Investment: Tough times expected for Ellis

Click to follow
The Independent Online
ELLIS & EVERARD, the Bradford-based chemicals and polymers distributor, yesterday joined the growing ranks of companies issuing profits warnings when it cautioned that profits would at best be flat in the second half as the economic outlook deteriorated.

The company announced a 3 per cent rise in profits to pounds 17m for the six months to the end of October. Turnover rose by 8 per cent to pounds 392m, but margins narrowed.

Chief executive Peter Wood warned that full-year profits excluding exceptional items would be broadly in line with last year's total of pounds 32.1m, implying a fall of more than 3 per cent to pounds 15m in the second half.

The company has taken immediate measures to try to reduce costs by consolidating the distribution of bulk solvents and packaged goods in the UK and its business in the Benelux countries. This will create an exceptional charge of pounds 1.6m in the second half and swallow up the pounds 1.5m exceptional profit from the sale of the group's minority interest in its Italian partner, Novaria, which was announced yesterday.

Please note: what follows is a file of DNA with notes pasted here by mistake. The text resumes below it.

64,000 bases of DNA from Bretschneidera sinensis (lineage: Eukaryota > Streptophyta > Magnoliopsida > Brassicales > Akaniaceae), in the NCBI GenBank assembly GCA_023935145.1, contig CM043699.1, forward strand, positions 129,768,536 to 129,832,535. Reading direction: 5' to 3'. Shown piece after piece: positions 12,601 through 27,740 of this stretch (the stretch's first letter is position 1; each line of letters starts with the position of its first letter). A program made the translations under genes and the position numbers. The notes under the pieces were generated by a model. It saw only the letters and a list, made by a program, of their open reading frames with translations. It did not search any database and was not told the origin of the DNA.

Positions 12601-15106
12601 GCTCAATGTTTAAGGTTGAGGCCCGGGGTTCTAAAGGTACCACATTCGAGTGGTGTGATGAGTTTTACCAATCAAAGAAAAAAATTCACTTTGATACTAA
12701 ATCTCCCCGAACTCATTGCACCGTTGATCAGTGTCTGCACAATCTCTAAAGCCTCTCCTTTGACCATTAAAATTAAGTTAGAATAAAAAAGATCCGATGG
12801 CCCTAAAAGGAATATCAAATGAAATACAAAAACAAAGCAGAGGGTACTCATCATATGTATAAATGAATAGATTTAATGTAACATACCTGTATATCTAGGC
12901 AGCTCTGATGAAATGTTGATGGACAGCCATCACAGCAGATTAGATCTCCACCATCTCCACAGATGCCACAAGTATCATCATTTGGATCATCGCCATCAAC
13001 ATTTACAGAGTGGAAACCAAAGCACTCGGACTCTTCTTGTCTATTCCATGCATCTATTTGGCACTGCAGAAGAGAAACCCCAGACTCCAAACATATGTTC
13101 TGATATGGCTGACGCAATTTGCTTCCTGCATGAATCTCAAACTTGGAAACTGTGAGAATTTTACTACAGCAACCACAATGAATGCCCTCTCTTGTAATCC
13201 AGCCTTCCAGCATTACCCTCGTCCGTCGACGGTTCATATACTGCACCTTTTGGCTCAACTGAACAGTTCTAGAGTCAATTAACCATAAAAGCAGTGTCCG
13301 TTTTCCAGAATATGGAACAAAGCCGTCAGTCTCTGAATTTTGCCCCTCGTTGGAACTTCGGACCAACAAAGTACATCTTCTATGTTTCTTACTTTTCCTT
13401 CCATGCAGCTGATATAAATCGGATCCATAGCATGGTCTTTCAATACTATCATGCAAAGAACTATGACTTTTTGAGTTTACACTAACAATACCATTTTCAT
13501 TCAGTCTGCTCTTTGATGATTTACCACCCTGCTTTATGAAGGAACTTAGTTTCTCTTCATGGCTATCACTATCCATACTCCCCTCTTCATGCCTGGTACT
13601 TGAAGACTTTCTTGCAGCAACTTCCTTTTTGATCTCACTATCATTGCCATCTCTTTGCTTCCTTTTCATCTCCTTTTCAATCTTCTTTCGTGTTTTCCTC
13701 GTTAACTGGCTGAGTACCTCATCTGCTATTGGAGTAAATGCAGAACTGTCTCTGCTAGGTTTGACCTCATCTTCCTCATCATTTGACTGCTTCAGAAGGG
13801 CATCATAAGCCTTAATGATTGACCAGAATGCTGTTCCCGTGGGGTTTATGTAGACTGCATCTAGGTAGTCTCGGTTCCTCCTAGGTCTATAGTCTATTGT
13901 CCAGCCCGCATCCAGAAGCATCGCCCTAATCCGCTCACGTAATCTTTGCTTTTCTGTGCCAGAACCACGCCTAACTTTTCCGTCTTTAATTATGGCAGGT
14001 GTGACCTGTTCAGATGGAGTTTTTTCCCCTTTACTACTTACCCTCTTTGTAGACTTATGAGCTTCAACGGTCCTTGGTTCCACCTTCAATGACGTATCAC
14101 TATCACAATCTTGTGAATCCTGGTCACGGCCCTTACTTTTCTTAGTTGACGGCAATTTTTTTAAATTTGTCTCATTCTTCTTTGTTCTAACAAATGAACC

Jonathan Taylor, the chairman, was quick to say that the company had the right strategies in place for long-term growth. The European sales alliance continues to attract new customers, suppliers and partners. Operating profits in the UK were unchanged, although sales were actually a touch lower, and prices were under pressure from the autumn onwards.

But, given that over half the turnover and almost half the profits are generated in the US where until the last few days the overall economic position remains remarkably optimistic, the outlook can no longer be ignored. Sales in the US rose by 18 per cent, but this came mainly from acquisitions and volume gains were being offset by falling prices.

Analysts immediately downgraded forecasts for the full year from pounds 34m to pounds 32m, and the shares fell 17.5p to 201p - above their low point of 166p last October, but well down on the 300p-plus at the start of 1998.

Forecasts still put earnings at 24.4p a share, which would adequately cover a repeat of last year's dividend of 9.5p a share. But at just over eight times earnings, the market fully anticipates tough times ahead. Growth depends on further acquisitions in an industry ripe for further consolidation.

Comments